Service Level Agreements

Service Level Agreements (SLAs) clearly define the quality and quantity of service that is to be provided as well as when and by whom it will be provided They specify quality such as guaranteed response time and throughput as well as maximum jitter Quantity is expressed as a percentage of network availability SLAs identify when the network will be available the maximum amount of time for a single outage scheduled outages and who is providing the service It is important to identify who is providing the service to avoid misconceptions about realms of responsibility Avoid finger pointing by defining which organizations are responsible for which network components and the level of service for which each organization is responsible The SLA must be clearly defined so that both the organization providing the SLA and the organization receiving the SLA understand and agree on the contents SLAs could be provided by outside organizations providing services to your business such as ISPs or companies to which you are outsourcing your network Or they may be provided by internal IT departments providing service to business units within the company

The most effective SLAs are written with business objectives in mind Consider for example the following SLA statements

• Round trip delay is less then 50ms averaged over 1 hour from site A to site B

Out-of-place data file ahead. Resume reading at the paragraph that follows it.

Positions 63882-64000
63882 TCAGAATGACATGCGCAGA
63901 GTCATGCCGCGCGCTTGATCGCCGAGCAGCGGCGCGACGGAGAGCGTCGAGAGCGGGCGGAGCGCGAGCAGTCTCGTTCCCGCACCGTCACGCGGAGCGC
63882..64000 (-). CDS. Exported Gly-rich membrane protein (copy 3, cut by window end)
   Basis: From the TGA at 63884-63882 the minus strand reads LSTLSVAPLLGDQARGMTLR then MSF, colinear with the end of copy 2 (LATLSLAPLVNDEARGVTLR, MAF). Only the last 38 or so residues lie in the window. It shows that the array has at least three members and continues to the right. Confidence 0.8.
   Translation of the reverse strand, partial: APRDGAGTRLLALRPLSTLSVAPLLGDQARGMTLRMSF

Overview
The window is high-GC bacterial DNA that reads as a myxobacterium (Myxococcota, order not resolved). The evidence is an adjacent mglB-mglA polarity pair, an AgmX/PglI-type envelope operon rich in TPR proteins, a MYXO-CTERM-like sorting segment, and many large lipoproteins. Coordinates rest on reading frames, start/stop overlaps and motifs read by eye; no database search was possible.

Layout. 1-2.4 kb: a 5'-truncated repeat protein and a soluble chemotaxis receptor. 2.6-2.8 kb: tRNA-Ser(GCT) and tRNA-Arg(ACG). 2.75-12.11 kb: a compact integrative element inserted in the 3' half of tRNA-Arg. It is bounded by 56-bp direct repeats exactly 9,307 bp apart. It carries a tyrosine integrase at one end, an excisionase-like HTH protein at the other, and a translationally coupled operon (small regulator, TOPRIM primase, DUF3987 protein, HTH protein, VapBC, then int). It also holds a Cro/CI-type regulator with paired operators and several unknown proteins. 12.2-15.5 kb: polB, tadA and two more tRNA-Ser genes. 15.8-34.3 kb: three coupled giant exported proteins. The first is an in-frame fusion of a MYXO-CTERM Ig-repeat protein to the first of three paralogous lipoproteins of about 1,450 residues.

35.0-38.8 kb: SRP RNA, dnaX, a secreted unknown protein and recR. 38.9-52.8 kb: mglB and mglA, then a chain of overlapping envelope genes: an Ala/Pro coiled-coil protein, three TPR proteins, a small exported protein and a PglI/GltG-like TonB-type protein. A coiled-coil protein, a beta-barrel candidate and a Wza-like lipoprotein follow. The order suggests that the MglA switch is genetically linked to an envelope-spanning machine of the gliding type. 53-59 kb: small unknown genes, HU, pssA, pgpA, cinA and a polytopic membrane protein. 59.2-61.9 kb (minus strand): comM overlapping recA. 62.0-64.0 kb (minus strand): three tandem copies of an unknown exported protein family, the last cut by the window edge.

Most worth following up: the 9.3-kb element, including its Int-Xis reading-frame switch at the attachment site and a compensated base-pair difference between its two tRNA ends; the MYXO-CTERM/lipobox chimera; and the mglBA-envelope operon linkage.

• Link availability is no less than 95%

These SLA statements are not very useful if the business objectives require 99 9999% availability but do not need anything faster than 400ms round trip delay Any provider that is offering specialized QoS to particular applications end stations or sites will include the guaranteed level of QoS in an SLA

An SLA does not provide any benefit if the service is not monitored The provider guaranteeing the QoS in the SLA will need to verify that the user or application is indeed receiving that QoS An SLA that provides end to end guarantees must be monitored end to end An SLA that states the following

Round trip delay is less than 200ms averaged over 1 hour from users at site A to servers at site B

is measured differently from one that states the following

Round trip delay is less than 100ms averaged over 1 hour from site border routers at site A to site border routers at site B

Both statements may be included in a service level contract and both should be monitored The collected data is reported to both the service provider and the service users Both need to read the reports to verify the SLA has been satisfied

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